About the MSc programme
This programme offers an intensive, year-long exploration of a wide range of contemporary issues in media, communications and development.
The main aim of this programme is to offer an advanced interdisciplinary education and training in contemporary theory and research in the field of media and communications and its application in the Global South, with a particular emphasis on low income country contexts. It aims to:
provide an opportunity to critically examine the intersection of the fields of media and communications and development research
provide research training for students wishing to go on to MPhil/PhD research in the media, communication and development field and for entry to a variety of media, communication and development related careers
enable students to develop a critical understanding of a range of theoretical and methodological approaches to the study of media and communication in the Global South, with a particular emphasis on low income country contexts
allow flexibility for students to pursue particular topics of interest in the field of media and communications with an emphasis on issues that arise in low-income countries
We attract students from a diverse range of backgrounds, often including professional experience working in media and communications or development related fields. Indeed, the opportunity for cross-cultural meetings and exchange of ideas among the student body is a valuable feature of studying at LSE.
You should have at least an upper second class honours degree or its equivalent in a social science subject. We particularly welcome applications from those with professional experience in the media, communications and/or development fields and, in this case, we would accept a degree in other subjects. Exceptionally, where applicants can demonstrate significant expertise in the field and an ability to cope with the academic demands of the programme, we may consider professional experience as mitigation for degree results that are slightly below the required marks.
If English is not your first language or if the language of instruction for your first degree is not English, we strongly recommend that you consider additional language instruction before you register in order to be confident that you can participate fully in your programme. Experience has shown that students who are fully proficient in English are best placed to make the most of all that LSE has to offer, both academically and socially. The LSE Language Centre offers courses in English for Academic Purposes (EAP) to support you before the start of the programme, as well as during your studies.
The programme consists of four units, including compulsory and optional courses, and the dissertation. Taught courses typically involve a combination of lectures and seminars. The Methods of Research course is taught as a series of lectures and practical classes. You will be assessed by written examinations (seen and unseen), research assignments, essays and the dissertation, which must be submitted in August.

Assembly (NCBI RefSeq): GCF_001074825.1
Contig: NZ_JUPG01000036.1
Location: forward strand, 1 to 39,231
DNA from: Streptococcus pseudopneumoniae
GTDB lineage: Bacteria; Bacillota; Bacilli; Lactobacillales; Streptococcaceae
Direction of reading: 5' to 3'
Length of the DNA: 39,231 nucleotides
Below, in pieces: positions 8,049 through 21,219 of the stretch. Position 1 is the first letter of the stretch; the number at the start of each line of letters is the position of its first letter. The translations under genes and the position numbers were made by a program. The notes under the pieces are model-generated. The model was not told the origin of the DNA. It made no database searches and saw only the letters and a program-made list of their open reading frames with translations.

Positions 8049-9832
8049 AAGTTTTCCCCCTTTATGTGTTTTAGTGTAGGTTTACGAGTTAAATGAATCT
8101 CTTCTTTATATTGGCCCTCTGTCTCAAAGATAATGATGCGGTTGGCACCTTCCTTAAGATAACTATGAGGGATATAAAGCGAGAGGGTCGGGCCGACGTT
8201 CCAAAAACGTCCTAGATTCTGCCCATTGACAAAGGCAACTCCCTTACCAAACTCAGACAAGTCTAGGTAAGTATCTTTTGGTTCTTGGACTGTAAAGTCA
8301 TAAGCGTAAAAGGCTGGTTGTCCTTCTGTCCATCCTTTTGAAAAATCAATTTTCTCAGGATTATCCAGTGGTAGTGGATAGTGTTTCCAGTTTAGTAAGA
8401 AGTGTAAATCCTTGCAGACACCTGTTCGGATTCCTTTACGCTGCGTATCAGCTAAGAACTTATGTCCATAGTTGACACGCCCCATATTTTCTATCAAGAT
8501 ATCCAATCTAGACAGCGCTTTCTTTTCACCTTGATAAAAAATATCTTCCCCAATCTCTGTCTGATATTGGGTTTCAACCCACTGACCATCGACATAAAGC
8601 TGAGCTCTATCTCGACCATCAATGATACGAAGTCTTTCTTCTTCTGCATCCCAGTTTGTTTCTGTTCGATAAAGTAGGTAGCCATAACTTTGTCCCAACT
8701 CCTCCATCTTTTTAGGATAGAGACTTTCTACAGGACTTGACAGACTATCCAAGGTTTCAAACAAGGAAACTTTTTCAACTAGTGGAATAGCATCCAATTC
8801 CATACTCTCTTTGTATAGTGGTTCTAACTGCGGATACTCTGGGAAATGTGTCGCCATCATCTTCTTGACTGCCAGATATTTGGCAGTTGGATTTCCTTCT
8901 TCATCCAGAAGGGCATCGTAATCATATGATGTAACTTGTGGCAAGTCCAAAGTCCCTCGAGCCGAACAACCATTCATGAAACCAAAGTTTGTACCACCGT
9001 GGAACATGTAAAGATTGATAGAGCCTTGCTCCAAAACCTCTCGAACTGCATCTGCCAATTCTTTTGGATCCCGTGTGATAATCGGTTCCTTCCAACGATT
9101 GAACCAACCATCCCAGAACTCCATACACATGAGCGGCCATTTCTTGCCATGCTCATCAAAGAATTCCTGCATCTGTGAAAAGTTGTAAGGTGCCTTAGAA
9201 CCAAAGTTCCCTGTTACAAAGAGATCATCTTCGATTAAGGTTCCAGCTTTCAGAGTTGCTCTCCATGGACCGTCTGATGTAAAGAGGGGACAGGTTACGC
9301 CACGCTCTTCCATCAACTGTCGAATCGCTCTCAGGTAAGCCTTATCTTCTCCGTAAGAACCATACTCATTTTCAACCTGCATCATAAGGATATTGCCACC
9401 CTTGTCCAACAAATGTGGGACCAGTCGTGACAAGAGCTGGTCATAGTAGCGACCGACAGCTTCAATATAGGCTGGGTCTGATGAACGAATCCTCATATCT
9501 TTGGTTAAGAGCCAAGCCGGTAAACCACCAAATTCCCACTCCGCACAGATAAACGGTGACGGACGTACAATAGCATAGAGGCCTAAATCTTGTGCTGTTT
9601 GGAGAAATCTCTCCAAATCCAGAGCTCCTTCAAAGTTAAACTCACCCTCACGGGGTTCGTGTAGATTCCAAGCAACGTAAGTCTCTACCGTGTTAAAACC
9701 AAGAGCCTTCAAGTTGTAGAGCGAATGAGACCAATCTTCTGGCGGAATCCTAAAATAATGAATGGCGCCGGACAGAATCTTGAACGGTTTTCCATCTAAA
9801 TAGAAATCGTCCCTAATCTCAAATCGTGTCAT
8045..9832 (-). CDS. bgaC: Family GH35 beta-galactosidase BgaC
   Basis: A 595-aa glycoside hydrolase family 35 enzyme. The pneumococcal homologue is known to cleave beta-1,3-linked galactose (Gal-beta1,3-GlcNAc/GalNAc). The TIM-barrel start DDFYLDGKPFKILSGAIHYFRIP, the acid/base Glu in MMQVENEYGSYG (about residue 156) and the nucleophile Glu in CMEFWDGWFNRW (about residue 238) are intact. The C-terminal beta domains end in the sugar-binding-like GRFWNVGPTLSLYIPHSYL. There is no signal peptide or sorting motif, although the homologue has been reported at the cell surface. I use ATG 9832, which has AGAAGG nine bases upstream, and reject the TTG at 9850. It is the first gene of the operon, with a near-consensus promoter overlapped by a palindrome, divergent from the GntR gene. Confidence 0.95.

The programme runs for one year. Formal classroom teaching is usually completed by the end of the Lent term. Coursework is usually submitted in January and May, examinations are generally held in May and June. The remaining months are set aside for students to complete the dissertations. Please note that we do not provide a practical training in journalism, production, campaigning or media management.
Part-time students will normally take and be examined in courses to the value of two units in each year of study. In the first year, these two units, selected in discussion with the student's academic adviser, will usually include the compulsory theoretical course(s) and one or more option course(s). The methods course(s) and the dissertation are then usually taken in the second year, together with the remaining option course(s). Students may be permitted to vary the courses to be taken in each year with the approval of their academic adviser.
(* half unit)
Students will be expected to choose courses to the value of one and a half units from a range of options.
You can find the most up-to-date list of optional courses for MSc Media, Communication and Development in the Programme Regulations section of the current School Calendar.
You must note however that while care has been taken to ensure that this information is up-to-date and correct, some circumstances may cause the School to subsequently change, suspend or withdraw a course or programme of study, or change the fees that apply to it. The School will neither be liable for information that after publication becomes inaccurate or irrelevant, nor for changing, suspending or withdrawing a course or programme of study due to circumstances outside of its control. You must also note that places are limited on some courses and/or subject to specific entry requirements. The School cannot therefore guarantee places on its courses. You should visit the School's Calendar, or contact the relevant academic department, for information on the availability and/or content of courses and programmes of study. Certain substantive changes will be listed on the Updated graduate course and programme information page.
On graduating, our students enter a variety of careers in the UK and abroad, including NGO communications, broadcasting, journalism, advertising, new media industries, political marketing, market research, regulation and policy, media management and research in both public and private sectors. Contact lse.ac.uk/media@lse/alumni for further information.